This bill that passed the House of Representatives would legalize abortion up to 14 weeks and makes it free as part of Argentina’s public healthcare plan. But the bill is not the same one the feminist movement presented in 2018. This year’s plan, which has the president’s support, includes a major concession to the Catholic Church and the anti-abortion Right: a “moral objection clause” that not only allows individual medical professionals to refuse to perform abortions, but allows entire hospitals and health providers  to “morally object” to abortions and deny them. In other words, healthcare institutions affiliated with the Catholic Church may make their entire staffs “moral objectors” and thus deny the right to an abortion — which will force those seeking abortions to go to other institutions and, in some cases, have to travel to other towns or even other states. This provision is why the socialist Left and Workers Front members of Congress submitted a strong disagreement while still voting in favor of the bill. 

The fight for abortion has faced formidable foes. The Catholic Church in particular has huge influence over Argentine politics — even the pope hails from Argentina. The Argentine government pays the salaries of Church officials, and the Church supports and props up politicians it hand-picks to serve its interests. One of the demands of the feminist movement is the separation of church and state — symbolized by an increasingly popular orange bandana.  

In 2018, though, it was not the Church that ultimately voted to kill the bill in the Senate — it was the capitalist parties, which maintain an alliance with the Vatican. Before then, the “progressive” Pink Tide government of Kirchner had refused to allow a vote on the measure, despite its claims to represent the interests of women. It was Mauricio Macri, the president who followed — and known as the CEO president — who allowed a vote in the legislature. But in 2018, the bill failed because legislators from every capitalist party split included “nay” votes on abortion — only the representatives from the socialist Left and Workers Front voted unanimously for it. Among the parties whose candidates included those both for and against abortion were the Peronist alliance, which went on to make up the more “progressive” 2019 coalition — the “Front for All”— that brought current President Fernandez and former president Cristina Kirchner to the vice presidency. As president, Kirchner was against abortion rights. But now, it is the “Front for All” that proposed the current abortion bill.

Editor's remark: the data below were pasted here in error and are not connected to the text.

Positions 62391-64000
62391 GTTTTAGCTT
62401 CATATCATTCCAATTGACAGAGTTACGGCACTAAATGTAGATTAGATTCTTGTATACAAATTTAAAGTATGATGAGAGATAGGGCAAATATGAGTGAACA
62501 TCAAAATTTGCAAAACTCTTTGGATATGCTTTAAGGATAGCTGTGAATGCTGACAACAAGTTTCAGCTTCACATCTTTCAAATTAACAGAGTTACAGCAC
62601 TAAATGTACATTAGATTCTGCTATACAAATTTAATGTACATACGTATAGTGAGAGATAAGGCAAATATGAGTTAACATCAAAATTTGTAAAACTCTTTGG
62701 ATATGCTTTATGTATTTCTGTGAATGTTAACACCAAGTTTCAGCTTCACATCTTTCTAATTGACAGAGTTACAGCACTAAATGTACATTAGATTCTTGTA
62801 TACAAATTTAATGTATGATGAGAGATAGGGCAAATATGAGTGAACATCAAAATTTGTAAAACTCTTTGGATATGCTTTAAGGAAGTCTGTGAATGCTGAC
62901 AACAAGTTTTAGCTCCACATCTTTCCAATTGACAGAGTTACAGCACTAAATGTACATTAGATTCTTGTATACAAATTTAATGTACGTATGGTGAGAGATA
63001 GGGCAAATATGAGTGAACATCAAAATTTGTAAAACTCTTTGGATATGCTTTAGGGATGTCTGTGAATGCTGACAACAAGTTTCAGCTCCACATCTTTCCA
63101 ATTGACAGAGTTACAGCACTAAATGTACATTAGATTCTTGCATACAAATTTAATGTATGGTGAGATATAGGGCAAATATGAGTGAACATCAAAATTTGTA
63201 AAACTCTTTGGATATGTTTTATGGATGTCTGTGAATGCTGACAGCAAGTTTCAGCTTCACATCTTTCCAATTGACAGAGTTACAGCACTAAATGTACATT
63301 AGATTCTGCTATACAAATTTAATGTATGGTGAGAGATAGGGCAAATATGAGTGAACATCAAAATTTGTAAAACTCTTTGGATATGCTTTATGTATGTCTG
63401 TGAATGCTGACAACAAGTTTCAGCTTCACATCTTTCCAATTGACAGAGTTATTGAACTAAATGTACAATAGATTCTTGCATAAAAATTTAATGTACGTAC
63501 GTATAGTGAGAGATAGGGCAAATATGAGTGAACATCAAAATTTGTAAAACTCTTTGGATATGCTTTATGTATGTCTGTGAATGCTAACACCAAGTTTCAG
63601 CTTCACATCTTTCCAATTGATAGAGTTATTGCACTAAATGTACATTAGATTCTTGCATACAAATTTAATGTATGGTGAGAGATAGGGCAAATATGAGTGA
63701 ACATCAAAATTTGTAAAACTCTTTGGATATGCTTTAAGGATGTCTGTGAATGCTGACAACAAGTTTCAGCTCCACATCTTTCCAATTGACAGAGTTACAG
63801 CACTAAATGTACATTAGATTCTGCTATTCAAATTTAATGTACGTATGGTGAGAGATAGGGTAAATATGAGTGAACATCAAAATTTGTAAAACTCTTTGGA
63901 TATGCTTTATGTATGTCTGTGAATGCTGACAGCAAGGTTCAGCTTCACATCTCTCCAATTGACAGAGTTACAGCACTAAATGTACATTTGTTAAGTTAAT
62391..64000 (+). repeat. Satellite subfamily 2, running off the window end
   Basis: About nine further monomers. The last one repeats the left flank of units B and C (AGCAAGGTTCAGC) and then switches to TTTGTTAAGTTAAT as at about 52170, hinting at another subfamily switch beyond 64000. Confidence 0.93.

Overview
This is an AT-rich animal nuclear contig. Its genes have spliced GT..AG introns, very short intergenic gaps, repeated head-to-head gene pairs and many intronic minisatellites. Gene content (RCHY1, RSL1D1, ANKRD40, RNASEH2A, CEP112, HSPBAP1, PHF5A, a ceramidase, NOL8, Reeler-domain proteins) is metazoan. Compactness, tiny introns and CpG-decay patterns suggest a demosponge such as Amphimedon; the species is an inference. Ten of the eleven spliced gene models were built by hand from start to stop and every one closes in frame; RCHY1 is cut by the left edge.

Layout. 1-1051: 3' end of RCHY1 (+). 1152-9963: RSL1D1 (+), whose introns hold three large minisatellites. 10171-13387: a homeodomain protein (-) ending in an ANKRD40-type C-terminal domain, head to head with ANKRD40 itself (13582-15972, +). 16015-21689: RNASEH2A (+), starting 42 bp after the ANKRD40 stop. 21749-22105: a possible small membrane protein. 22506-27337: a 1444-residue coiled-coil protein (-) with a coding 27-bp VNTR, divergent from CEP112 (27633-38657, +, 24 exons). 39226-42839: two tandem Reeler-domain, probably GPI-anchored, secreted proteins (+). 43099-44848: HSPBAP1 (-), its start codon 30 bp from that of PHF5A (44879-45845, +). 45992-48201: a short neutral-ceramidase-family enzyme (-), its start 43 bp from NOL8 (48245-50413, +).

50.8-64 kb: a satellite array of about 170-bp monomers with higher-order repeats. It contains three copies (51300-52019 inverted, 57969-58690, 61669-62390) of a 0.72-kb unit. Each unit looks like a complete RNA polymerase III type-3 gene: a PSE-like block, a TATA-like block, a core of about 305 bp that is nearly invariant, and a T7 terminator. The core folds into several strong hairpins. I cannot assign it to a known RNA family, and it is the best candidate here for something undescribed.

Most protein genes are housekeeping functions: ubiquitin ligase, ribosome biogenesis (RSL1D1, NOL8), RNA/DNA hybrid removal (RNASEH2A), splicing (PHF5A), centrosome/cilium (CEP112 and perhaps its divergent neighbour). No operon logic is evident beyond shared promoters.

The “Front for All” may try to make the vote now about “benevolent” members of Congress, but that’s false. It is the work of the feminist movement, which created huge pressure to pass this law. The government is also taking this step now as a concession, just as it begins to implement severe austerity measures to address the massive economic crisis that is befalling Argentina in the midst of the pandemic. Inflation is through the roof and the government, which promised reforms for the working class, is not able to deliver on its promises. Instead, the Senate — likely at the bidding of the International Monetary Fund — just approved a pension reform that will allow pensions to fall behind inflation. Abortion rights, though a victory for the feminist movement, is insufficient to solve the deep economic and social crisis workers and the oppressed are facing.

Del Cano highlighted this:

We must not lose sight of the fact that this does not end today. Even if the bill is approved in the lower chamber, it still has to be discussed again in the same Senate that in 2018 turned its back on the hundreds of thousands of people who were fighting for this bill. This is the same Senate that, under the IMF’s orders, is now voting to approve new austerity measures for millions of retired women who have worked all their lives.

While the Fernandez government has been unable to deliver on most of its electoral promises, it may be able to deliver on this one — the right to an abortion. 

The bill will now advance to the Senate, where a vote is scheduled by January 1st. If it passes, it will be a huge victory for the feminist movement which, for decades, has fought in the streets for this right and has inspired people the world over with their struggle.

Andrea D’Atri, socialist feminist leader of “Bread and Roses,” claims that the energy and politicial lessons of the mass feminist movement are present in the various struggles facing Argentina now: the struggle against austerity, the struggle for housing, and the struggle for land in the mass encampment at Guernica. Those struggles are also feminist struggles.

Our struggle is what has made us come this far and we will likely see abortion made law in a few weeks. But to really win our rights, we have to remain in the streets. The feminist movement in Argentina achieved international recognition with Ni Una Menos and, later, the green wave for the right to an abortion. This spirit is still alive in the women who occupy the streets of Jujuy against femicides, or fight for land and housing in the land occupations in Guernica and other parts of the country.

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Tatiana Cozzarelli

Tatiana is a former middle school teacher and current Urban Education PhD student at CUNY.